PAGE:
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Book Review: The Witches Apothecary by Lorraine Anderson 


This book will undoubtedly be one of the most beautiful in your magical collection. Not surprising when you realise that it comes from the creator of The Season of the Witch oracle cards. The illustrations are not only plentiful, but helpful and really beautiful. However is it style over substance? I think that really depends on where you are in your witchcraft journey and where your interests lay.

The book is split into 3 sections starting with ‘Introduction to Magical Workings,’ then ‘Magic Maker Process’ and finally ‘Working with The Wheel of the year.’ The first two are great for beginners and have a few bits for the more experienced witch. In short they cover the basic tools, herbs needed, gratitude, self care, sustainability and basic potion making. It shows how to incorporate nature synergy and potions along with self care into your everyday life. The last part is related to the 8 Sabbats and potions that correspond to them to enhance your celebration and acknowledgement of them. The potions do lean towards the self care aspect of witchcraft, which is not my area of interest, but I know a lot of witches will enjoy this. For those of you who like myself do not enjoy this so much, the incense, tea and coffee brews and house cleaning potions are really quite gorgeous.





The Apothecary Cabinet at the end of part 1 has some excellent advice with regards to carrier oils and essential oils and the risks of buying fake oils. It also has a useful chart of herbs and their medical associations. It has a small section that covers clays, waters and crystals.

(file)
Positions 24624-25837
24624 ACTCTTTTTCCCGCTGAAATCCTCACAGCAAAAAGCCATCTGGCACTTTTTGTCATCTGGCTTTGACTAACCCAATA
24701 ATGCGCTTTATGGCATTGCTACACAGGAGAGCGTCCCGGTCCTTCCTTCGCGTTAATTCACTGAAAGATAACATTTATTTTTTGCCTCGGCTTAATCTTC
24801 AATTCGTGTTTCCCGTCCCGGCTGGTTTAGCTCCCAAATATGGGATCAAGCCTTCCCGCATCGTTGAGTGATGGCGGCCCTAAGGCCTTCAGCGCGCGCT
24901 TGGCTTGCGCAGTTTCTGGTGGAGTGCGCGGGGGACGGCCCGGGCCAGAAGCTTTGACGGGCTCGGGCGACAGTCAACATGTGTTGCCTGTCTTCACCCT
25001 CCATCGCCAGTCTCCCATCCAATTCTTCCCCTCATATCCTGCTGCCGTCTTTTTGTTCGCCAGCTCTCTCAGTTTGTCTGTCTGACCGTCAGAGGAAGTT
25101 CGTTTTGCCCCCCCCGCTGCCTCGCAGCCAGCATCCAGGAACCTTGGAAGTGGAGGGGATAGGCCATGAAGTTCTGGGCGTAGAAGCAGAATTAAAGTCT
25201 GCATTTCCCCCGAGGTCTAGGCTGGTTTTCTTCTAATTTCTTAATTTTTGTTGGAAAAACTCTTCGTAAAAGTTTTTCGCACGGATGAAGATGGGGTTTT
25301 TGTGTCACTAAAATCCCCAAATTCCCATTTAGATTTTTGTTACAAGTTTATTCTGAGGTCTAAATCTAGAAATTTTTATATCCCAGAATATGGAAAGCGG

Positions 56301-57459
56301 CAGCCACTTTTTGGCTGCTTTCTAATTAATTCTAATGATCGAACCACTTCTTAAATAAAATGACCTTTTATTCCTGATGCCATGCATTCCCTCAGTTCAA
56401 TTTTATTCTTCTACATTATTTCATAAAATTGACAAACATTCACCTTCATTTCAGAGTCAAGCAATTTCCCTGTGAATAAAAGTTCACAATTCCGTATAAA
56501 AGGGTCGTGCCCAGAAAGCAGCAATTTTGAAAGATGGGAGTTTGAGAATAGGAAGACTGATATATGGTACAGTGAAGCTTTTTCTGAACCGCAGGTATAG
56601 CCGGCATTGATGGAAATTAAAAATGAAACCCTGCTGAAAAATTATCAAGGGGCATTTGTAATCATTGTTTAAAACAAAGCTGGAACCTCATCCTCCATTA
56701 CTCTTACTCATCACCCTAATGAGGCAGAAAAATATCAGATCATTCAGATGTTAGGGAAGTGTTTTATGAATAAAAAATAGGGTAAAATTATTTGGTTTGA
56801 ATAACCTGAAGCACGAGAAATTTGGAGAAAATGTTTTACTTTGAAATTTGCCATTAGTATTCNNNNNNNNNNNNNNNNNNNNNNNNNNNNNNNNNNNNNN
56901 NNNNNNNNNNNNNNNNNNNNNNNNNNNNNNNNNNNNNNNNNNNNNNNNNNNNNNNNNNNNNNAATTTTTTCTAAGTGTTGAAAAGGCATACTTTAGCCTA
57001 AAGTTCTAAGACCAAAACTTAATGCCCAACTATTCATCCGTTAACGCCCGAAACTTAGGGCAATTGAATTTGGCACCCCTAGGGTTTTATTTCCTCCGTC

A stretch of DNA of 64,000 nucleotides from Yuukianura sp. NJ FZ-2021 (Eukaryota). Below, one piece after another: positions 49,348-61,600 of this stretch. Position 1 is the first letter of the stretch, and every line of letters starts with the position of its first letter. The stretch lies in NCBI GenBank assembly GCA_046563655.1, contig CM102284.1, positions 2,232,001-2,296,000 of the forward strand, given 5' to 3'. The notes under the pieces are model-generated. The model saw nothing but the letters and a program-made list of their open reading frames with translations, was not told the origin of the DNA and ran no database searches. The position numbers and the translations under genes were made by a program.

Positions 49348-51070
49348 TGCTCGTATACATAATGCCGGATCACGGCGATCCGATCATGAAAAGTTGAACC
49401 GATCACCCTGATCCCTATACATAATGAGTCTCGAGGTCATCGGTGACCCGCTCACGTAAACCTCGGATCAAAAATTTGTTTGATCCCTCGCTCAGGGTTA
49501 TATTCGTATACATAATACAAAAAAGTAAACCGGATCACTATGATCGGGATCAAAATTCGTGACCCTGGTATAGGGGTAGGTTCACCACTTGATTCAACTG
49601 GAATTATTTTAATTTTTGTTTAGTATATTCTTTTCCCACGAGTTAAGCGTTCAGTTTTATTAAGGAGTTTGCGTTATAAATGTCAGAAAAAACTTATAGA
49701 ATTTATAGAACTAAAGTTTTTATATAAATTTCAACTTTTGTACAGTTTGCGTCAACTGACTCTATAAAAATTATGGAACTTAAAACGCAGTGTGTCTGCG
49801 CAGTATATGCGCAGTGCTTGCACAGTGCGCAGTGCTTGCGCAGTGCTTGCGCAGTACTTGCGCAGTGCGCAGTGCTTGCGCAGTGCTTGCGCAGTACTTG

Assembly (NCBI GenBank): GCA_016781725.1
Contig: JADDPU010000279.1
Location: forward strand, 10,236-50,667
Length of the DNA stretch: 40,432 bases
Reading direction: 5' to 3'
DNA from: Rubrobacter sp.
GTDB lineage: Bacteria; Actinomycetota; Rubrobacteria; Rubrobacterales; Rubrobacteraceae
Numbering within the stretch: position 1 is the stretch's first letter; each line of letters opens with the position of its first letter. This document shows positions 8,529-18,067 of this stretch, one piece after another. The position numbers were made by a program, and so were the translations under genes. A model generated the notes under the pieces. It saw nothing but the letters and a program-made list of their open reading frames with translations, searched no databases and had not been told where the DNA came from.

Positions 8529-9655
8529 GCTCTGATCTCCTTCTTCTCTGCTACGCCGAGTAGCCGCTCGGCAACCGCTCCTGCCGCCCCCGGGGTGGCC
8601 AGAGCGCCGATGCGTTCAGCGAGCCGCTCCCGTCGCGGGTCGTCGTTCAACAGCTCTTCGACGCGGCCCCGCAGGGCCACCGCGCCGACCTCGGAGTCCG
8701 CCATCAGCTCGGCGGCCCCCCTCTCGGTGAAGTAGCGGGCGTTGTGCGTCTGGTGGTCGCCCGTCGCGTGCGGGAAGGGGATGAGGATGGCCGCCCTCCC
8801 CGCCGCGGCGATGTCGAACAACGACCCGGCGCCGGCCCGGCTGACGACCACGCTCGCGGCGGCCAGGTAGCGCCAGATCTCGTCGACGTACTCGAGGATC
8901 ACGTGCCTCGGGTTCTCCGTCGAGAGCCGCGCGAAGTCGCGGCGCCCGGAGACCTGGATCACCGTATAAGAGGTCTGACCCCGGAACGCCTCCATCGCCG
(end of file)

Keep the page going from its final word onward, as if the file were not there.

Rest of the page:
Part 2 also covers storage, labelling, scents, colours, animals and the importance of research in all areas of magical/potion workings.

Part 3 is set out for The Wheel of the Year. There is a brief bit about each Sabbat, some themes and magical workings and correspondences to do with that particular Sabbat. There are then several recipes that tie in to help you enhance your celebrations. The recipes are all simply laid out and easy to follow, with the majority of ingredients being easy to find.

One drawback I found with the book was that it doesn't include an index. If you want to find a particular recipe, unless you either remember what it is called or what Sabbat it is for, you will struggle to find it without going through all of them.

Overall I did enjoy the book, I learnt a few new magical correspondences and it was an enjoyable read. It is great for beginners, as well as witches interested in making their own bath salts and beauty potions. It would also be good for tying in your potions to enhance your Sabbat celebrations, not to mention looking gorgeous on your magical bookshelf.


Reviewed by Jo Chandler

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